- NIRSAL, USAID to Boost Agriculture Output
The Nigeria Incentive Based Risk-Sharing System for Agricultural Lending has entered into a strategic partnership with the United States Agency for International Development to boost agricultural productivity in the country.
NIRSAL is an initiative of the Central Bank of Nigeria to catalyse a national agricultural revolution by encouraging investments by banks and the entire financial sector into the agricultural sector.
The agreement, to be implemented under the USAID Maximising Agricultural Revenue and Key Enterprises in Targeted Sites scheme, was signed by the Managing Director/Chief Executive Officer, NIRSAL, Mr. Aliyu Abdulhameed, and the Managing Director USAID MARKETS II, Mr. Harvey Schartup.
Abdulhameed said the agreement was in line with the agency’s objective of providing smallholder farmers with access to modern farming techniques and practices.
He expressed optimism that the partnership would provide a strong platform to support and mentor smallholder farmers in key locations in Nigeria where USAID MARKETS II had presence.
This, he added, would be achieved through periodic training of farmers on best farming practices, provision of improved crop varieties and seedlings to boost agricultural productivity.
Abdulhameed said the pact would also involve forging commercial links between agro-processors and smallholder farmers in rural areas for easy and predictable off-take of their produce.
The objective, he noted, was to ensure a guaranteed market for agricultural produce.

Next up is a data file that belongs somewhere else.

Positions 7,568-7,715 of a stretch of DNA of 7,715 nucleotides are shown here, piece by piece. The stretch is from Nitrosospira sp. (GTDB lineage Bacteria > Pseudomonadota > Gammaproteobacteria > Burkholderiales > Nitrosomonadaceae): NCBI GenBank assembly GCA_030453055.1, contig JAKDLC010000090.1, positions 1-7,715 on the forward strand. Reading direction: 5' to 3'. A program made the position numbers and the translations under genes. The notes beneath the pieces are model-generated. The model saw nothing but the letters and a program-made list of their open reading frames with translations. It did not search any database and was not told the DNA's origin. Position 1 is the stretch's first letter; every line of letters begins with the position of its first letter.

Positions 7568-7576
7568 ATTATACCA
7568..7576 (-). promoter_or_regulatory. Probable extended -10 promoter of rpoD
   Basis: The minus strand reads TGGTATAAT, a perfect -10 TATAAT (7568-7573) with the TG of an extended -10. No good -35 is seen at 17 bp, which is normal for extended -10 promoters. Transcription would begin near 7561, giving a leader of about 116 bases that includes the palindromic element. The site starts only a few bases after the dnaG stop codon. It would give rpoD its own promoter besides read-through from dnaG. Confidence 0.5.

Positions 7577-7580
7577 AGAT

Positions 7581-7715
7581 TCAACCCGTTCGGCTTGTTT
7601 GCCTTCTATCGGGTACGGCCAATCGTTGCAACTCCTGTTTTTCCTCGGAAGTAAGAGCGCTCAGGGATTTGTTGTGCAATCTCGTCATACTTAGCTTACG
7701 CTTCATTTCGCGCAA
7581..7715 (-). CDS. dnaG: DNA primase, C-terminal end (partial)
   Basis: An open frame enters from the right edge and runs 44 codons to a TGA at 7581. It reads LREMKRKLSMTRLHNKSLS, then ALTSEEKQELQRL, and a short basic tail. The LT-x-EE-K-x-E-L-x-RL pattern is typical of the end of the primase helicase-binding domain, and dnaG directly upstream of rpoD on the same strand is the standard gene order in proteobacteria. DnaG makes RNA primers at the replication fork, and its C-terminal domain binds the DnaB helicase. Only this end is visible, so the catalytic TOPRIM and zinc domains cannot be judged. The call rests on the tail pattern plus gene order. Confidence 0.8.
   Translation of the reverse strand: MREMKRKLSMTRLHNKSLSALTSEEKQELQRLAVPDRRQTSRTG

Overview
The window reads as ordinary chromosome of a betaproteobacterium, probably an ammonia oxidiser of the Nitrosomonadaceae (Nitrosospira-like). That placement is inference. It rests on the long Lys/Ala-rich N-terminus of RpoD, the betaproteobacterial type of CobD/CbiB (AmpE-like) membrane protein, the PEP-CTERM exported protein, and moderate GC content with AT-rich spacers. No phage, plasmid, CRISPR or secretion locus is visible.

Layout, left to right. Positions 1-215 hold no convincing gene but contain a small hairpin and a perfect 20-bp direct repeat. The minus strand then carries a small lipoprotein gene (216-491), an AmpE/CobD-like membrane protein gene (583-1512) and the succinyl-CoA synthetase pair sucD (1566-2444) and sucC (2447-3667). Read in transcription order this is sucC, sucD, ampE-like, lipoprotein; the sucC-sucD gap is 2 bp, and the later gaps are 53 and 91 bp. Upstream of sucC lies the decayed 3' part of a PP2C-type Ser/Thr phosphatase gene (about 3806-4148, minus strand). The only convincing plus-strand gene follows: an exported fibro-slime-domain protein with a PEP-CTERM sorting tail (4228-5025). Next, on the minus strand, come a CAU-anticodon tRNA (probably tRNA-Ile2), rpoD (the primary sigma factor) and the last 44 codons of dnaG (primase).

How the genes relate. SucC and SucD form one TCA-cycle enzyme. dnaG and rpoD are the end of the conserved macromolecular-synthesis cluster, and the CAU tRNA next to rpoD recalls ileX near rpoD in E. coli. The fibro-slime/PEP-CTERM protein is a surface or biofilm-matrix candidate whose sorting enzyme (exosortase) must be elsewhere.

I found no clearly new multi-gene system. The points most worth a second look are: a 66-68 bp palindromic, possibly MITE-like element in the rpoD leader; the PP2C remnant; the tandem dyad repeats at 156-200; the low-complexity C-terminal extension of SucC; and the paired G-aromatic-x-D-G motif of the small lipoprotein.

He gave other areas to be implemented under the pact as capacity building on best agronomic practices, development and roll out of Nigerian agricultural enterprises curriculum, leadership training modules, grants provision and introduction of mechanisation to farmers as a result of yield increase.
“It is noteworthy that the strategic objective of the USAID MARKETS II aligns with that of NIRSAL, which is to de-risk the agricultural value chains and facilitate agribusiness,” Abdulhameed added.
The project, according to Schartup, is working across 18 states and seven value chains, including aquaculture, cassava, cocoa, rice, sorghum, soybean and maize.
He said the pact would also focus on cross-cutting issues, including local capacity building and the integration of youths, women and vulnerable populations into value chain activities.
He added that based on the terms of the agreement, NIRSAL would take over the existing structures and partners of USAID MARKETS II when it winds down in August 2017 for possible expansion of operations.